Another example is Pierre Omidyar and he gave a convocation talk at Tufts where he describes this, that people always tell me that you must have known that eBay had to be self sustaining otherwise it couldn’t manage with 40 million users or whatever it was at that time.  And he said, “No.  I built a system that would be self-sustaining because I had a life then.” So that, you know, eBay was not my only thing, I had a day job, I had a girlfriend and we wanted to go mountain biking on the weekends and so I had to build something that would just capture feedback and do everything on its own while we were away having a life.  And he goes on to say that if I had gotten a lot of money from a venture capitalists I might have done something more complicated and it wouldn’t have work the way eBay has worked out.  So here’s another person, but it doesn’t mean that they have no ideas. They’re just doing things that they know how to do and they are trying to push it. He has a day job but he is trying to build something, build a venture on the side too.  So you can talk about these things people having ideas, resources.

And I also show video clips in class, Robert Rice who founded R&R.  They had, they sold Trivial Pursuit over millions, right?  So he talks about it and he has a very good way. He says that it’s like playing Scrabble.  A lot of people think that you have to have some kind of a blockbuster idea. I’m actually quoating him now by the way.  But he says, “It’s like Scrabble, you know. Most ideas are mundane you add a letter to a word and then you get the credit for the whole word.”  So I play that clip in class and I talk about that a little bit. 

And there are a whole series of exercises that you can do and one of them is I ask students to think about who they are, what they know and whom they know and to come up with a couple of possible venture ideas that they can start the next day.  And then if nothing else, I tell them do something everyday about it.  It could be something as simple as coming up with a name and getting a card printed.  So long as you actually do something, it becomes real somehow and then people start doing things and then I get them to call people and talk to them, get advice and then all kinds of advice starts pouring in - you should do this, you should not do that and you should make it bigger, it should be like this, maybe you should add this chip or you should look at this technology. And then they started getting all this feedback and a lot of people even start picking up the phone and calling other people to introduce them and very soon it becomes very, very real.  So there’s absolutely no substitute, I think, to actually getting people to start a venture even if starting a venture might be something idiotic like coming up with a name and print a card.  It could be the starting point, but then the pushing is where I think the real learning happens.  So what do you do next?  I think is the essence of entrepreneurial teaching. So the first thing is to get them to do something and then you start looking into this problem of what do you do next.  So in a way, I almost think about entrepreneurship now in terms of content in teaching as the art of the next step, that entrepreneurs are always about the next step because a lot of people do, you know, come up with an idea and a name and the business card and then they stop.  But entrepreneurs are very good at going out and talking to people and then responding to all the suggestions and sometimes even the criticisms that they get with always another action that is doable and worth doing in the small and then they push it, and then they push it.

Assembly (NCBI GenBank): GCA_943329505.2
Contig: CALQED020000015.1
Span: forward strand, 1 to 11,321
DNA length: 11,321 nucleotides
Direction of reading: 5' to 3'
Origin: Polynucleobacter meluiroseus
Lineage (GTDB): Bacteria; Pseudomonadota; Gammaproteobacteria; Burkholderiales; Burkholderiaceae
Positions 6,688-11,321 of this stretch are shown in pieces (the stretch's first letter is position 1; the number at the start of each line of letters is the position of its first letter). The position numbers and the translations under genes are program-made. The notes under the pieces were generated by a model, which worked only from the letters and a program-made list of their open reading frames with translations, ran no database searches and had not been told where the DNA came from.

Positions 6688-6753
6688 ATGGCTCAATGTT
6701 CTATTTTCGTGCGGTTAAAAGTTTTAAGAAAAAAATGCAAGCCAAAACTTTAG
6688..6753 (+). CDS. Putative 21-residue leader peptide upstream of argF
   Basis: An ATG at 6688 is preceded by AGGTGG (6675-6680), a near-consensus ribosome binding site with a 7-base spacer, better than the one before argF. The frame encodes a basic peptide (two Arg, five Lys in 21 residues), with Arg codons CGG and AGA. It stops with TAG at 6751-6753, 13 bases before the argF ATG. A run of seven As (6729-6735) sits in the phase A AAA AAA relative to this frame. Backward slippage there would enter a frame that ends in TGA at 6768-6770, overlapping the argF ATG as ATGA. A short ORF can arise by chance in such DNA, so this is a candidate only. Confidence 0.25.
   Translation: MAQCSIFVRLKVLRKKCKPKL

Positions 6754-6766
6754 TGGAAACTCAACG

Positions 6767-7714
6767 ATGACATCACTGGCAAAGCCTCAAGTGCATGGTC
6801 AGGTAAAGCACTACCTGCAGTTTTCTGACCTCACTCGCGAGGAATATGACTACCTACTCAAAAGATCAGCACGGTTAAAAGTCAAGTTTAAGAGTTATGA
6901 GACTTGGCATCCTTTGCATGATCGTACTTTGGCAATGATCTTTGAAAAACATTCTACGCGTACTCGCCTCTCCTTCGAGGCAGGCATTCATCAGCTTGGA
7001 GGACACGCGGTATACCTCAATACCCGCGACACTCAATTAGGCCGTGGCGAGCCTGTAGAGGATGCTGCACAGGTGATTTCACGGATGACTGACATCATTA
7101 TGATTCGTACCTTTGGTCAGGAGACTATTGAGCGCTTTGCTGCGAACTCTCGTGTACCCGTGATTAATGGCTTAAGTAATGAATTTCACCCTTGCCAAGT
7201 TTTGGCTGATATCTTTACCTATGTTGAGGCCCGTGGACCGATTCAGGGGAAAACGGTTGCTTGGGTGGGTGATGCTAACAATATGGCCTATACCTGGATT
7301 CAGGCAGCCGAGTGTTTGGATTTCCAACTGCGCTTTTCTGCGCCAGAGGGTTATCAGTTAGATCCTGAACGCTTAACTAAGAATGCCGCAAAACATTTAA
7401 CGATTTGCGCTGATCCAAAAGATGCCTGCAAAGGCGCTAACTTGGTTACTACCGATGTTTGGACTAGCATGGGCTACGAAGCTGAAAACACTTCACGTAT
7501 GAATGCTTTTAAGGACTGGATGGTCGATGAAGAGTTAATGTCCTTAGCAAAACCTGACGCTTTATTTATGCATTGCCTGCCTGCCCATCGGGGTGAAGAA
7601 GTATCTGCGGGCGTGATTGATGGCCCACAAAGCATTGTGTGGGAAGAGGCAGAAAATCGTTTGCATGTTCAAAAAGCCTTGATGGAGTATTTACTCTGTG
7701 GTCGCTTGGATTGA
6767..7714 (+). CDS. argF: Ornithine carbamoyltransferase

Recorded on: May 19, 2009